The cornerstone of treatment for celiac disease is a gluten-free diet. While restrictive, it has gotten easier and easier over the last several years for this diet to be maintained. This is largely due to an increasing public awareness of celiac disease, and has resulted in large numbers of gluten-free choices at many supermarkets and restaurants. Studies show the huge majority of patients will have good responses initially to a gluten-free diet, with resolution of their symptoms and improvement in their bloodwork and biopsies. However, a subset of patients will note persistent or recurrent symptoms months to years after the initial diagnosis. The main cause is persistent gluten ingestion, either to noncompliance with a gluten-free diet (which can be increasingly difficult for people to maintain over a long period of time) or to inadvertent continued exposure to gluten.
Other possibilities for the etiology of persistent gastrointestinal symptoms include other concomitant diagnoses, such as irritable bowel syndrome, lactose intolerance, and fructose intolerance. There is a small subset of patients with celiac disease who remain symptomatic despite strict adherence to a gluten-free diet. These patients may require medications like oral steroids or other medications that affect the immune system.
New options may soon be available for treatment of celiac disease, both in the refractory patient and in those experiencing difficulty maintaining a gluten-free diet. Research on medications to treat celiac disease has expanded recently, and there are a number of trials being conducted with a wide variety of molecules aimed at disrupting different stages of the pathogenesis of celiac disease. Exciting and promising areas of investigation include medications designed to degrade gluten into substances that will not elicit the autoimmune inflammatory response that results in symptoms, and other medications designed to prevent specific steps of this inflammatory response. While these trials are only in the early stages, results thus far are very promising and there is hope that within several years, celiac patients may have options for treatment in addition to a gluten-free diet.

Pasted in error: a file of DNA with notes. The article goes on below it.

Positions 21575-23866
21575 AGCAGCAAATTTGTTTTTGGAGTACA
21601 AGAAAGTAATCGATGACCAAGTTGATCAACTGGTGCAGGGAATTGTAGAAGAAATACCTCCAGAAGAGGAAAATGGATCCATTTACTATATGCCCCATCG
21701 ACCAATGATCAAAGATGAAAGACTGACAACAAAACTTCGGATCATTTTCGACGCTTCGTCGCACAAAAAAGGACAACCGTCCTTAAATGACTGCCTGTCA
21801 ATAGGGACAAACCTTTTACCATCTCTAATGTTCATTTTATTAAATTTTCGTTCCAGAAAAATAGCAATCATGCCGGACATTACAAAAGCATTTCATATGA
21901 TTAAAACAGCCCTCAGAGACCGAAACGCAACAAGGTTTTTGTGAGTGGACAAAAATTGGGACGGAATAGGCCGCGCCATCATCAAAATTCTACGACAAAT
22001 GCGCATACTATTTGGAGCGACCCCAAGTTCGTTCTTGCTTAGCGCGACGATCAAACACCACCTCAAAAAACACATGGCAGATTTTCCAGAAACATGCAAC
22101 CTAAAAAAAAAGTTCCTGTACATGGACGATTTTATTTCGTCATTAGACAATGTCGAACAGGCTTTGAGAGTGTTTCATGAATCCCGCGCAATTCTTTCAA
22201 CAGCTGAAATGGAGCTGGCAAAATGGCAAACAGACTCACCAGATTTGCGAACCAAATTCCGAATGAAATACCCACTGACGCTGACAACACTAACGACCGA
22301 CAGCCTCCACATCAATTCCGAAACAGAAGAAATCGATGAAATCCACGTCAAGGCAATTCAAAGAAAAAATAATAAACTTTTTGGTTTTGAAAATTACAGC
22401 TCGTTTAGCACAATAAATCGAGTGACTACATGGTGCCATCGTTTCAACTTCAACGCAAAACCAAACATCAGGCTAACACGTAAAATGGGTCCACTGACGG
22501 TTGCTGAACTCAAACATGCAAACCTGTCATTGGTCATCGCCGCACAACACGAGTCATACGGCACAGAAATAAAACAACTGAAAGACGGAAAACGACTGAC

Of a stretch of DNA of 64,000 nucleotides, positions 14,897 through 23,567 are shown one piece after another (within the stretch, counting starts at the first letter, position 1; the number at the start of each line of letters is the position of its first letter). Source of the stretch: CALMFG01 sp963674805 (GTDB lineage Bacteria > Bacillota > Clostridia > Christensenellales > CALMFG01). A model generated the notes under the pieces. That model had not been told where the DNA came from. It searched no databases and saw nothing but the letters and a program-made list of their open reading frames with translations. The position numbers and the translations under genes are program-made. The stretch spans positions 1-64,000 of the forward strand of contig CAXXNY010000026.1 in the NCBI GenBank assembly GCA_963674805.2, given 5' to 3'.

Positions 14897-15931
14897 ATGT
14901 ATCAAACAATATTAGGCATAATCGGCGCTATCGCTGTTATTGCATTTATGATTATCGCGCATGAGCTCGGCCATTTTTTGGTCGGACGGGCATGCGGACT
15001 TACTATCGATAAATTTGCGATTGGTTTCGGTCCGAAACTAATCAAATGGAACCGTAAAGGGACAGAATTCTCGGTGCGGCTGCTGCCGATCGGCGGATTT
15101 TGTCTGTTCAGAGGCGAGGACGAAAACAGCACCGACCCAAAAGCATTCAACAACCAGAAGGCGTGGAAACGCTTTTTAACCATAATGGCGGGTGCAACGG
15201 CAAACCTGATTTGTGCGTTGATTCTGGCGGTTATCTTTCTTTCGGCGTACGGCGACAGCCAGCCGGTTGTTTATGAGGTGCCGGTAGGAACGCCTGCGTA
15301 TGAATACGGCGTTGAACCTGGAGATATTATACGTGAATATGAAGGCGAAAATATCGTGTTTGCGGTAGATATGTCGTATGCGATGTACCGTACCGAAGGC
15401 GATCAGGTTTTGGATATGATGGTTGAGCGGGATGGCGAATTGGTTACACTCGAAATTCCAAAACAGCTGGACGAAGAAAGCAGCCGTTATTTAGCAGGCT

There is an increasing awareness of celiac disease and gluten sensitivity and while these conditions are being found more often, many patients still go undiagnosed. There are other people who are incorrectly given the diagnosis of celiac disease. While many people feel better with less abdominal discomfort and bloating on a gluten-free diet, it is still important to seek the care of a gastroenterologist to confirm the diagnosis. Most people with celiac disease respond well to a gluten-free diet, which has become easier (though still difficult) to maintain as an increased public knowledge has resulted in an exponential increase in the availability of gluten-free options. Promising trials are underway that explore alternative therapies to a gluten-free diet for patients with celiac disease.
Dr. Purow is a member of the American College of Gastroenterology and the American Gastroenterology Associations. He maintains an avid interest in all areas of gastroenterology and liver disease, and is currently serving as the Chief of the Division of Internal Medicine at Huntington Hospital. He can be reached at his office, North Country Medical Associates, located at 195 East Main Street, Huntington, New York 11743. Call 631-549-8181 or visit www.northcountrymedassoc.com for more info.